The Total Cost of Ownership

The markets stink, the global economic mood is depressed, people aren’t spending money and every day the papers and Web news sites have new, bad news. Strange as it may seem, I’m excited. This is the ideal time for Software-as-a-Service.

Annrai O’Toole December 16, 2008
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The markets stink, the global economic mood is depressed, people aren′t spending money and every day the papers and Web news sites have new, bad news.

Strange as it may seem, I′m excited. This is the ideal time for Software-as-a-Service.

I think all the questions about SaaS—is it ready for the enterprise, is it really more cost effective, can multi-tenancy enable enough ′custom′ capabilities for big companies—are going to be answered more quickly and more broadly in this economic environment.

From a customer perspective, SaaS eliminates the huge costs associated with implementation, upgrades and maintenance; it moves the risks and costs of IT from the user of the application to the provider; the economies of scale associated with a centrally managed application are not just not available with on-premise applications. And when you consider that most ERP implementations have multiple instances, integrations and add-ons the costs and complexity only multiply.

Based on our experiences and customer data, we estimate cost savings of as much as 50% or more that SaaS can bring compared to traditional on-premise enterprise applications.

From a vendor perspective, the economics of SaaS mean we can invest much more in real R&D—meaning innovation—rather than maintaining a plethora of versions and patches.

But it is more than that. Take Workday Update 6.0 which we are announcing today:

Firstly, we are pleased to announce that the Workday Update 5.0 no longer exists (except in our archive). There is not a single customer using it, which means that Workday is not spending one cent of R&D on an older version. This efficiency of “shared” ownership is something that everyone of our customers benefits from: No traditional maintenance is needed to keep old things alive.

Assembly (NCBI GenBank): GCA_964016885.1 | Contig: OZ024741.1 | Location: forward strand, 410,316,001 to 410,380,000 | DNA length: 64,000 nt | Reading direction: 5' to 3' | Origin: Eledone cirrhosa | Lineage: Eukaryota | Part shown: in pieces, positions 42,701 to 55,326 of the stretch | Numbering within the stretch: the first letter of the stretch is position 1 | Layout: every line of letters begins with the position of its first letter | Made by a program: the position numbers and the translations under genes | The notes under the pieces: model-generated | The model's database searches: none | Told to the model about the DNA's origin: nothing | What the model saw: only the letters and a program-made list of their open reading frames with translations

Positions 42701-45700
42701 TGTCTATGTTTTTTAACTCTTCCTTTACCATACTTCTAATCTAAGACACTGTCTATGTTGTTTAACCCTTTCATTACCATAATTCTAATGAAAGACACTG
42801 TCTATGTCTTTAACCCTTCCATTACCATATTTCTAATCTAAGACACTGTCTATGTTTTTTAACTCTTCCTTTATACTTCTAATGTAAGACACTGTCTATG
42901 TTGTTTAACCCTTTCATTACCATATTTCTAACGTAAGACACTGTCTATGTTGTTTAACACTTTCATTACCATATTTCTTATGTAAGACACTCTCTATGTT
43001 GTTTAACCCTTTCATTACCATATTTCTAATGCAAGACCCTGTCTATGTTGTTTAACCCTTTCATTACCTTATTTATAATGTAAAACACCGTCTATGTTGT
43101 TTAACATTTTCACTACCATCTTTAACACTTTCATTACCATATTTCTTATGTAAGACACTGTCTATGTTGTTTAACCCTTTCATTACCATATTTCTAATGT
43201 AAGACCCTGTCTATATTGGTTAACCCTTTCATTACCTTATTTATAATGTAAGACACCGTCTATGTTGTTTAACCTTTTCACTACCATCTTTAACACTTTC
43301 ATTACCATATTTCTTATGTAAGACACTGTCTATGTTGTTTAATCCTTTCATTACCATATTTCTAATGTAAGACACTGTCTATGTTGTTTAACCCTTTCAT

Secondly, this update is full of new features, top of which are Pay for Performance and Worker Spend Management. Let′s take the example of Pay for Performance: Here is a new feature that enables our customers to tie performance reviews, team performance and company performance to individual compensation. This is an amazing tool to help our customers better manage their business through the simple expedient of being better able to reward the people who really make a difference.

What did it cost our customers to take advantage of this new feature? Nothing – not a cent! It is included in their subscription. Workday moves them from Update 5 to 6 and they simply choose whether or not to turn it on—mouse clicks. From there, the only ′cost′ is deciding how they′ll use it internally. Did they have to roll out a new version of the software to their various geographic facilities? Implement it? Buy new servers? Of course not! Does it work for all their global employees at the same instant in time? Of course. Can they configure it the way they want to today, or next week, or next month? Absolutely. Will it require custom code? Never.

Software, like all other services that we need to drive our businesses, such as power and communications, is best delivered thru a shared ownership model. Private ownership of complex software is no longer a mainstream, business viable option. Think about it in the current economic conditions…a new software license, new servers, a consulting project, etc. vs… mouse clicks.

I think the current economic environment is going to bring the debate about TCO of on-premise vs. SaaS software into clear focus.

And thats exciting.

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